The only explanation I can come up with is that Mr. Gray and his associates could not find any other way to shoot the scenes with Mr. Wahlberg, Ms. Theron and Mr. Phoenix in direct confrontation without rushing the final disastrous revelation that Erica and Leo once slept with each other long before he went to prison. Fearful of what Leo’s capture would mean to his corrupt organization, Frank goads Willie into a jealous rage that is intended to make him kill Leo.
As I watched all these Othello -like machinations play themselves out, I decided that Mr. Gray and company were biting off more than they could chew. When the plot took an unexpected turn, with seemingly the wrong person dying in an accident fueled by jealousy, I turned against the picture and what I perceived as its old-fashioned star mentality. Through all the carnage and havoc, Leo survives and thrives to testify (and testify, and testify) with a semi-literate, self-conscious pomposity about honesty, public responsibility and malfeasance in office. Leo becomes a virtuous citizen and a boring character.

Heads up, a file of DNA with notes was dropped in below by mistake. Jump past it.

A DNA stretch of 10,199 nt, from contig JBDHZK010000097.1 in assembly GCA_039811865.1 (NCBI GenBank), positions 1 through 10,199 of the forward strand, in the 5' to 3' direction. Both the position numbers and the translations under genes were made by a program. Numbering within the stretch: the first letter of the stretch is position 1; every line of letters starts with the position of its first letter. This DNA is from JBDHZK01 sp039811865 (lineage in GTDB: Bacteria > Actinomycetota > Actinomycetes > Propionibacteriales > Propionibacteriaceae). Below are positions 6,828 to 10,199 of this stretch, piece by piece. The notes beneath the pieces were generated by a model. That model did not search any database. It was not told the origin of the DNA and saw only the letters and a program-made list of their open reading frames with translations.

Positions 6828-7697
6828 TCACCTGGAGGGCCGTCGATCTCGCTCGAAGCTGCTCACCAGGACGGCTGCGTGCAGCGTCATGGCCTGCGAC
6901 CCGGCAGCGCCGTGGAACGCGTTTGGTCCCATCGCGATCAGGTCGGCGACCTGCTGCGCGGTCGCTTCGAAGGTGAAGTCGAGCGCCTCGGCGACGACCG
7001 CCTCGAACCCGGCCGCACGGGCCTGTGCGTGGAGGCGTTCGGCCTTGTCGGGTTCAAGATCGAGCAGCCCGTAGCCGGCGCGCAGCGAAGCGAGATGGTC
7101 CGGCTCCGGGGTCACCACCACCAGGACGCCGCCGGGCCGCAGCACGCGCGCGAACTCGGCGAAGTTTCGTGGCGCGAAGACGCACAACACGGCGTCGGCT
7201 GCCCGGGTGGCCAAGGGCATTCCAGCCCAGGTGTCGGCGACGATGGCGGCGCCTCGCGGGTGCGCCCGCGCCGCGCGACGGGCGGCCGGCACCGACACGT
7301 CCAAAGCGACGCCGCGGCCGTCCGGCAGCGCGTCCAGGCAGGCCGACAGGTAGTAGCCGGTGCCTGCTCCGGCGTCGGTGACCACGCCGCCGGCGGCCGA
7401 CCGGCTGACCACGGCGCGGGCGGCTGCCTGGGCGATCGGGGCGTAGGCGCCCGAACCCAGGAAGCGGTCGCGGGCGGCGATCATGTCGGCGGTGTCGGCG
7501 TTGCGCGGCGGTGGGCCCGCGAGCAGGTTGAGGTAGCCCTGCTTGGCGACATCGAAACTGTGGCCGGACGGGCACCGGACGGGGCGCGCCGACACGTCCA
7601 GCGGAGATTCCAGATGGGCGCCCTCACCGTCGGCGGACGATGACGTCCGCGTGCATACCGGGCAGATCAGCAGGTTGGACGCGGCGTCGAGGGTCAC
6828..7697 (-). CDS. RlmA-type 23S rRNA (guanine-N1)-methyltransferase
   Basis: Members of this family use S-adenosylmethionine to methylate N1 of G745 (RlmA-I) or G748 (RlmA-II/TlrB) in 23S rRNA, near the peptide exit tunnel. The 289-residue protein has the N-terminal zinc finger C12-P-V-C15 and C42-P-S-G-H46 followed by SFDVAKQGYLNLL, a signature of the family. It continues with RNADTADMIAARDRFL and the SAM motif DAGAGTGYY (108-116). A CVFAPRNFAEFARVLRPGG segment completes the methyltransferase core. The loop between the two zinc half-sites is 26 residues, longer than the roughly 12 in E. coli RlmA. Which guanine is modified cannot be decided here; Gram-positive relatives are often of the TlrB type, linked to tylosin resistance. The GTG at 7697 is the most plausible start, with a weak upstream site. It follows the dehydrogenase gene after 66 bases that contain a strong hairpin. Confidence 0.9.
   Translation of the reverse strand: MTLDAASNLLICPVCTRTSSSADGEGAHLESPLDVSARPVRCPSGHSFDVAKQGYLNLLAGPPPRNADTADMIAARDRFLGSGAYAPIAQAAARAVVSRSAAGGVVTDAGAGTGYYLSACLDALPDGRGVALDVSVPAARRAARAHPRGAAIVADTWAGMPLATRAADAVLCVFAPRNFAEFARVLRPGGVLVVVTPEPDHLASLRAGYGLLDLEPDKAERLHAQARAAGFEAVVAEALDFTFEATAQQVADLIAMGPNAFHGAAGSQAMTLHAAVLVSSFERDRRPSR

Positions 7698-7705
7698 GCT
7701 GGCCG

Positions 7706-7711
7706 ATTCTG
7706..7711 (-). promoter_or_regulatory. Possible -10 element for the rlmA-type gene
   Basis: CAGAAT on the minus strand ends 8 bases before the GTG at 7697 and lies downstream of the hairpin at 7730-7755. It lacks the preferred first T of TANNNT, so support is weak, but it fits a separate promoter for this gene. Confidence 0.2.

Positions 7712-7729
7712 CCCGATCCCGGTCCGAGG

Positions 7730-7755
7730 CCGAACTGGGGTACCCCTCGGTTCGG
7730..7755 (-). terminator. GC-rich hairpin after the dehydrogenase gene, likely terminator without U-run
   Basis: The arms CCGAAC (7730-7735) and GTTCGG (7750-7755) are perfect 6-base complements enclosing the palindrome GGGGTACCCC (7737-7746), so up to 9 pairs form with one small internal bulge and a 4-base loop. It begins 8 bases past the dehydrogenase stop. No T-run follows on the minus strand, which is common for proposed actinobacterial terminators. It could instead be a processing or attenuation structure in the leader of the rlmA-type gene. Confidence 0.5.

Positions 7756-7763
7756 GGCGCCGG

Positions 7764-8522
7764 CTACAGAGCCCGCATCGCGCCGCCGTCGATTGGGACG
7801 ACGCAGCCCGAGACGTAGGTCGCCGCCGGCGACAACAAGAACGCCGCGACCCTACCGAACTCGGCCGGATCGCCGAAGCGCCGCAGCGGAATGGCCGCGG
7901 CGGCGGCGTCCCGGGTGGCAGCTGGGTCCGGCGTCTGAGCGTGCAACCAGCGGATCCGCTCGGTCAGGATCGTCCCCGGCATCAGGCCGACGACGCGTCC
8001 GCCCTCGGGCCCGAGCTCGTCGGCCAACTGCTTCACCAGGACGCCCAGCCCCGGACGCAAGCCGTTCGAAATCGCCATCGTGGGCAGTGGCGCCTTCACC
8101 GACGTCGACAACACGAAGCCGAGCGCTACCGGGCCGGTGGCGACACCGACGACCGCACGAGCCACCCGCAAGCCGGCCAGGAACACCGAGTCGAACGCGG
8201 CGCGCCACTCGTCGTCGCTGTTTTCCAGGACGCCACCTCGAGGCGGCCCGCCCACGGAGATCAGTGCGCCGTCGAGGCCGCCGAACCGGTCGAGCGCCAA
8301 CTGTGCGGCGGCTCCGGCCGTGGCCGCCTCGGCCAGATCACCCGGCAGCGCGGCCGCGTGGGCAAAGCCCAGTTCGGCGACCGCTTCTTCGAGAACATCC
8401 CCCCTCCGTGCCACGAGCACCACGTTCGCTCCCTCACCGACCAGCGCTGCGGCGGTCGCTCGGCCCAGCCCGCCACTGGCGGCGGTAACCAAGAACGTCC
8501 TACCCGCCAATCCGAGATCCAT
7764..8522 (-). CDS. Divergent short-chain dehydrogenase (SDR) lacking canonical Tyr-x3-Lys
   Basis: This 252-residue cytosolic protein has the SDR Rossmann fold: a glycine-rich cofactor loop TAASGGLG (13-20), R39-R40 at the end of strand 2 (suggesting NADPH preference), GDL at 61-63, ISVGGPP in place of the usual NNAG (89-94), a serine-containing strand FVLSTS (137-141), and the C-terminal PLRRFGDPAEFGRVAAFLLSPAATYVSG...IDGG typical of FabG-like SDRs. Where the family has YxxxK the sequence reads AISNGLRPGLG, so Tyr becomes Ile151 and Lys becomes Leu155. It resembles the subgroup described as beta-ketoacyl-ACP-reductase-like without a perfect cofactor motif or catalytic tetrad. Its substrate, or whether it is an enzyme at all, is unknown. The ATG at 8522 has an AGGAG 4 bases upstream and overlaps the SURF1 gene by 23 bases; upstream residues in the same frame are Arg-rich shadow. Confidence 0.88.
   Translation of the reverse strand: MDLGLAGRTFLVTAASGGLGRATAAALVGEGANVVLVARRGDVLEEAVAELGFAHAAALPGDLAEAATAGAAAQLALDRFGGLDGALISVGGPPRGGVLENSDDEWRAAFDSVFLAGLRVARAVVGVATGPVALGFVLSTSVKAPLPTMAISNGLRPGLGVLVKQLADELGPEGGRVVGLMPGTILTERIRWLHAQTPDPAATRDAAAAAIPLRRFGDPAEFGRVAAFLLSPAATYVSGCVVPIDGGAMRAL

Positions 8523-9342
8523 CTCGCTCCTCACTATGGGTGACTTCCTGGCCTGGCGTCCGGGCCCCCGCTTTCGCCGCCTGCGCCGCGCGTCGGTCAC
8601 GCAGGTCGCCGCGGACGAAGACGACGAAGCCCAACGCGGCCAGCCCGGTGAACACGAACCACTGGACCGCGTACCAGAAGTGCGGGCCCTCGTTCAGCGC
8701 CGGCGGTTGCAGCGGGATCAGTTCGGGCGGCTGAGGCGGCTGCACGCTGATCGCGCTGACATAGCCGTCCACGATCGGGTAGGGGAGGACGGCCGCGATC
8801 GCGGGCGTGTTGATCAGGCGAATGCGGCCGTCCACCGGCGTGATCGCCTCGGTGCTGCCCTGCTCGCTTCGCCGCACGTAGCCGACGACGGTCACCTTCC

I suppose it was too much to expect The Yards to take on a Stendhalian irony. After all, Leo was gotten off the hook by a breathtakingly Machiavellian maneuver executed by the bad guys in concert with the not-so-bad guys. Couldn’t Leo have just smiled and accepted this lesson in life? No, he was just too boringly good for that. Still, I liked most of Mr. Wahlberg’s performance, and even more those delivered by Ms. Theron, Mr. Phoenix, Ms. Burstyn, Ms. Dunaway and Mr. Caan.
A Class Struggle Within a Family
Leos Carax’s Pola X , from a screenplay by Mr. Carax, Lauren Sedofsky and Jean-Paul Fargeau, is based on Herman Melville’s novel, Pierre, or the Ambiguities . And if you should happen to think that Mr. Carax’s movie is wildly melodramatic, Melville’s very strange novel of innocence confounded is even more so. Mr. Carax’s Pierre (played by Guillaume Depardieu, son of Gérard Depardieu) is an upper-class young man engaged to Lucie (Delphine Chuillot), a young woman of his own class. Pierre also indulges a peculiarly quasi-incestuous relationship with his mother Marie (Catherine Deneuve), calling her his sister and she never objecting. So far Mr. Carax is following the Melville novel, except for having Pierre ride a motorcycle incessantly as if he were a Jean Cocteau figure from Orphée (1949). Mr. Carax’s Pierre is also a successful (though superficial) novelist, whereas Melville’s Pierre was simply an heir to his mother’s fortune.